I recently visited Dr. Judith Ford and Dr. Daniel Mathalon’s lab at the University of California, San Francisco. During the month that I was there, I absorbed some much needed sunlight and struggled up some incredibly steep hills. More importantly, I also learned a lot about the studies they have been working on, and was able to work with some voice-hearers using some of the cognitive tests we’ve been working on in Durham. I won’t go into more detail about these tests now, as I plan to write a more detailed post about them in the future.

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Their lab specialises in using electroencephalography (EEG) to measure brain activity during speaking and listening. Their previous work has established that a particular component of activity (the N1 response, a negative spike in activity that takes place about 100ms after a stimulus) is observable after listening to speech, but not when you are speaking yourself. Interestingly, their work suggests that this difference may not appear in some people diagnosed with schizophrenia.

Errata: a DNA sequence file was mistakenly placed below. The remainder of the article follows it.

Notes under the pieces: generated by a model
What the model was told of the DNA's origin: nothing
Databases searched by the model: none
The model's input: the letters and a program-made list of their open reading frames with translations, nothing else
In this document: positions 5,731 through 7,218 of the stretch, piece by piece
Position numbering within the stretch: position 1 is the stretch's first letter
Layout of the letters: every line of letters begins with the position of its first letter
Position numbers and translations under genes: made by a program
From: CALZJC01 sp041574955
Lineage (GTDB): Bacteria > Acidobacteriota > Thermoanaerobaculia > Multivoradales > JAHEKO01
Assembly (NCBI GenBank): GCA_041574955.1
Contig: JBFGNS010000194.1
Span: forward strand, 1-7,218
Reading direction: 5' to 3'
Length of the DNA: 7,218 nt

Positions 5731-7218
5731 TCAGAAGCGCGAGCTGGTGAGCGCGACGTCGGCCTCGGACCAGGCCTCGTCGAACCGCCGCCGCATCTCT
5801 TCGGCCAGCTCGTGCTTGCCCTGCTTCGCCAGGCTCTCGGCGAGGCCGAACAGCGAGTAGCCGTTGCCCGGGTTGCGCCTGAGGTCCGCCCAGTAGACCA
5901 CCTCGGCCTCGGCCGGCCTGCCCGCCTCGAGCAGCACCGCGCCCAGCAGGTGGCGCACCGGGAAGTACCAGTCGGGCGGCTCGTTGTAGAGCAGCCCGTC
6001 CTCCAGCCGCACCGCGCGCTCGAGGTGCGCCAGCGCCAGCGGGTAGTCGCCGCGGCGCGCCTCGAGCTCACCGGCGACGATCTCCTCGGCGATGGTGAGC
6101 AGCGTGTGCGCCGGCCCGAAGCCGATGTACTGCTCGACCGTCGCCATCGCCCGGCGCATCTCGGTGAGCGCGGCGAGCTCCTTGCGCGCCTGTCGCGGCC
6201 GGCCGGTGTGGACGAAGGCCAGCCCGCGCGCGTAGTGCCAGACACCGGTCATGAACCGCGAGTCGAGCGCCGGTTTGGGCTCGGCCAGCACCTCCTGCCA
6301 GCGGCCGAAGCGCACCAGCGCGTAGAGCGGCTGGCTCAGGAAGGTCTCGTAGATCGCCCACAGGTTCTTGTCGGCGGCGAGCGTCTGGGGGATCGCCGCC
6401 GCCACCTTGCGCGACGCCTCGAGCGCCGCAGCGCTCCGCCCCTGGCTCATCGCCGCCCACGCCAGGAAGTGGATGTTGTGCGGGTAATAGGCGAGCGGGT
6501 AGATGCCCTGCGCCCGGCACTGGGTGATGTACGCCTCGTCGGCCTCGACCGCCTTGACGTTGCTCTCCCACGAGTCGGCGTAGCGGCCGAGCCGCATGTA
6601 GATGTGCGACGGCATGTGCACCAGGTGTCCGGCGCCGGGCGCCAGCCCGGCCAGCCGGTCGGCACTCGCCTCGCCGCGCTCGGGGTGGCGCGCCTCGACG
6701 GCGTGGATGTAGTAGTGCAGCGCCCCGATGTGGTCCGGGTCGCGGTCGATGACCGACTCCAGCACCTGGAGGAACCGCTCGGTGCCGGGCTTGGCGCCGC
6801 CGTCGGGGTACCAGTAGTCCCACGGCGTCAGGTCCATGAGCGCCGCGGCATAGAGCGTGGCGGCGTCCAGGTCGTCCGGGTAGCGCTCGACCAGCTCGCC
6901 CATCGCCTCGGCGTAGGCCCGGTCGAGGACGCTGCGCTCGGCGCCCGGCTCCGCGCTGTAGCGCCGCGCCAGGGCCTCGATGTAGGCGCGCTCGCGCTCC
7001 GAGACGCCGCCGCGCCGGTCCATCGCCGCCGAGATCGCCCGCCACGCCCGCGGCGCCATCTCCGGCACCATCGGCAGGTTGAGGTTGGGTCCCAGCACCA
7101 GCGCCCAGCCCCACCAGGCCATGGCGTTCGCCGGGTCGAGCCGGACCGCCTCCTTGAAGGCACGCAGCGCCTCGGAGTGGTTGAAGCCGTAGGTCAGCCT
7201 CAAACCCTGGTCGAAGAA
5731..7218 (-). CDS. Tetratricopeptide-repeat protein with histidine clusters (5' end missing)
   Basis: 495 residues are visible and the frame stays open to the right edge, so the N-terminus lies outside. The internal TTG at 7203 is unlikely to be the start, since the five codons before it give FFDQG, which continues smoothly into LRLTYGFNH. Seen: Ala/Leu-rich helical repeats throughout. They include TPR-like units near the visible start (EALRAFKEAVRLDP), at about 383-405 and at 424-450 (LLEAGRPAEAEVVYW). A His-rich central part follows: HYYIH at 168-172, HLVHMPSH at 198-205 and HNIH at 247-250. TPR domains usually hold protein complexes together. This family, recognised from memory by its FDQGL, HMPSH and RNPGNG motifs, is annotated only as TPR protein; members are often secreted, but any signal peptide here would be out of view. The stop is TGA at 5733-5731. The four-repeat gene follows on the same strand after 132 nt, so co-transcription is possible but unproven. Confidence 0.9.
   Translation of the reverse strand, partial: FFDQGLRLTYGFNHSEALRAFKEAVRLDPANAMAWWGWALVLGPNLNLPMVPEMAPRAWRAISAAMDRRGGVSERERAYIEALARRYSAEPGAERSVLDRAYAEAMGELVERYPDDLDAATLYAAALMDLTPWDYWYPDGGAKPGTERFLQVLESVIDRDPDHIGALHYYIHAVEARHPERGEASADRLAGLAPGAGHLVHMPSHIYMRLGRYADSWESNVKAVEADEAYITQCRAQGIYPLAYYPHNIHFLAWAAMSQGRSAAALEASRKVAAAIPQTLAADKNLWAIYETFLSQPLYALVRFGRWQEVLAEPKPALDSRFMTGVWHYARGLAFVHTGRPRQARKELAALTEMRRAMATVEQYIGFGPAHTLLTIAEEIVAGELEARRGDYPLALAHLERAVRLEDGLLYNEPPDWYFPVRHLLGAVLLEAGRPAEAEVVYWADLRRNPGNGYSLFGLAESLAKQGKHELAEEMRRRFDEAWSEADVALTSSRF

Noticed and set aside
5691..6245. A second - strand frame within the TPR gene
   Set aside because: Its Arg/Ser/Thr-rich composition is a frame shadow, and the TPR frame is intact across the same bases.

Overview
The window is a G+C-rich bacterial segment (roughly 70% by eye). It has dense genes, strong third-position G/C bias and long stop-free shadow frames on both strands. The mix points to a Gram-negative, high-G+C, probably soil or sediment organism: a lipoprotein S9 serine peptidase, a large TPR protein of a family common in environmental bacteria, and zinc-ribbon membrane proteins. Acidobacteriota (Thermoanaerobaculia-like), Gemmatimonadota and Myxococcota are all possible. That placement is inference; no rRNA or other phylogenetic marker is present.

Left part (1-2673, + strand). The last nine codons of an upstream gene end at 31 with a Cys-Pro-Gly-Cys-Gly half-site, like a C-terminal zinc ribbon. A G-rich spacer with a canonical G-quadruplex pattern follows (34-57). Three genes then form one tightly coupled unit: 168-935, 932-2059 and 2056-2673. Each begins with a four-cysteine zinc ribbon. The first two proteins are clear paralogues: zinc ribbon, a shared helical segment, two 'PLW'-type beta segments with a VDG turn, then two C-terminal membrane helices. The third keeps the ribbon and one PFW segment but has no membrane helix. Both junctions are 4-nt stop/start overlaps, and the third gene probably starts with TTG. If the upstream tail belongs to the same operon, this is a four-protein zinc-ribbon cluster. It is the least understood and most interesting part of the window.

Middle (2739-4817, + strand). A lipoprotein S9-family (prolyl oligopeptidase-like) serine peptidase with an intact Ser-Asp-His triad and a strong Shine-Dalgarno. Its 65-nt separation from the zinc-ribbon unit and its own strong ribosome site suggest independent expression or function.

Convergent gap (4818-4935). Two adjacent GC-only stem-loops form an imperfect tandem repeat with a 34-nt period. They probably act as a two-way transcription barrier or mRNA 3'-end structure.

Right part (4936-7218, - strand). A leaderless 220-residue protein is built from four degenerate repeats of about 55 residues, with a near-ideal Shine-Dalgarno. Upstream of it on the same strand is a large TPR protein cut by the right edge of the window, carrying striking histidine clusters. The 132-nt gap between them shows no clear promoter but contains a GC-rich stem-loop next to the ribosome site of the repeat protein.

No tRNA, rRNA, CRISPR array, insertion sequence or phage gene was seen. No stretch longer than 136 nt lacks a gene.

These findings are consistent with theories of voice-hearing which suggest that an internal ‘forward model’ is disrupted. These theories suggest that the parts of the brain that produce speech, located in the frontal lobes, usually send a copy of the speech motor ‘plan’ to the speech perception areas of the brain, to ‘warn’ them that the incoming sound has been produced by the speaker. In effect, this is one part of the brain saying to another “don’t worry, that’s just me”. This results in a suppression of activity in the speech perception areas – which is reflected in the lack of N1 response to self-produced speech.

The theory goes that the suppression of the N1 response is one way that the brain labels an event as ‘self-generated’, and that if this does not happen for some reason, internal mental events (such as inner speech, here conceptualised as a motor act) may be mislabelled as non-self-generated. If true, this may help to explain aspects of the voice-hearing experience such as the feeling of ‘alien-ness’ that is often attached to the voices.

Of course, one problem with the research is that it focuses on talking out loud, not inner speech. You can imagine, though, how hard it is to study inner speech in an empirical context. Here at Hearing the Voice, these kinds of method are one thing that we want to try to develop further to aid our understanding of the mechanisms underlying voice hearing at both a cognitive and neural level.

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